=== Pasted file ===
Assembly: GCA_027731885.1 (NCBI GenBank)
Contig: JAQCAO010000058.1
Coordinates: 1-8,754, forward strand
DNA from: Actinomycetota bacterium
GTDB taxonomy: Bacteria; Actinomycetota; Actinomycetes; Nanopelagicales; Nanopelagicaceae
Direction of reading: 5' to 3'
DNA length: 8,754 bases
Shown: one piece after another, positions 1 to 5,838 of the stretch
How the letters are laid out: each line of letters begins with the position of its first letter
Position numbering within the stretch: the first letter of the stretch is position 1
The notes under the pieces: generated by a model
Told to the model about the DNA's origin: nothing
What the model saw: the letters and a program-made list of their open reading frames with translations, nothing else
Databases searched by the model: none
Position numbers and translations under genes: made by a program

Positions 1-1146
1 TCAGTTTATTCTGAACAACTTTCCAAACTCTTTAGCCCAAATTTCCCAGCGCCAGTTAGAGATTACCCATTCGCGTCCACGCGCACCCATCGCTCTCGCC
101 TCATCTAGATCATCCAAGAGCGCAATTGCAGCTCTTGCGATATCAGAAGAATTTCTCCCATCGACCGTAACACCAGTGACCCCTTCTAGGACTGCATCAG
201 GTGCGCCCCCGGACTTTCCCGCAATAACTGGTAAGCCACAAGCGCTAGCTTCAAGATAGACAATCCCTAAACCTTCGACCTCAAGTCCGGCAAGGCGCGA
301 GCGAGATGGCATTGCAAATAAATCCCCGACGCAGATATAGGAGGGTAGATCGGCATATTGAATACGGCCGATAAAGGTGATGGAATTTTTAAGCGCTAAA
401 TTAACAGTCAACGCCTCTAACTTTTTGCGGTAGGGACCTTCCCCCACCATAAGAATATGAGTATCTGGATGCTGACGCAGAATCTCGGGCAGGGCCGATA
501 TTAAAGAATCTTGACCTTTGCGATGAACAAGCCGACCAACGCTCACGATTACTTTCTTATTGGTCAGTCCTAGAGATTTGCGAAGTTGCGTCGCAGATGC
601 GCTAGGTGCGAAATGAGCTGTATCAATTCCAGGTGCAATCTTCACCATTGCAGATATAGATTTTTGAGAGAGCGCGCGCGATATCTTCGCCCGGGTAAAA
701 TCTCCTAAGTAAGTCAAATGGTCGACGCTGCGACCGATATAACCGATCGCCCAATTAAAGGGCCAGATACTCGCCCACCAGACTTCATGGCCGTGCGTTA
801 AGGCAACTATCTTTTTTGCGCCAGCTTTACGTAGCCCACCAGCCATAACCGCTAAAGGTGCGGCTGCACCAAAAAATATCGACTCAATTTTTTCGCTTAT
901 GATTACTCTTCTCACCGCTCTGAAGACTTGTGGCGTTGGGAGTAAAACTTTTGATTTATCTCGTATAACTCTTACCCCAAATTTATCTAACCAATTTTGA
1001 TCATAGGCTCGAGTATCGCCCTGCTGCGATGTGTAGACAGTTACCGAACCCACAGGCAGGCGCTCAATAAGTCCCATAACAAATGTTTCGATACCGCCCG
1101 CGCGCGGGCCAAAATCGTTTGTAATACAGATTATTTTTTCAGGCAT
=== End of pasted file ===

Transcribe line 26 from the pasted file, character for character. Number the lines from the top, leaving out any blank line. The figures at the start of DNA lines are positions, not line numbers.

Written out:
901 GATTACTCTTCTCACCGCTCTGAAGACTTGTGGCGTTGGGAGTAAAACTTTTGATTTATCTCGTATAACTCTTACCCCAAATTTATCTAACCAATTTTGA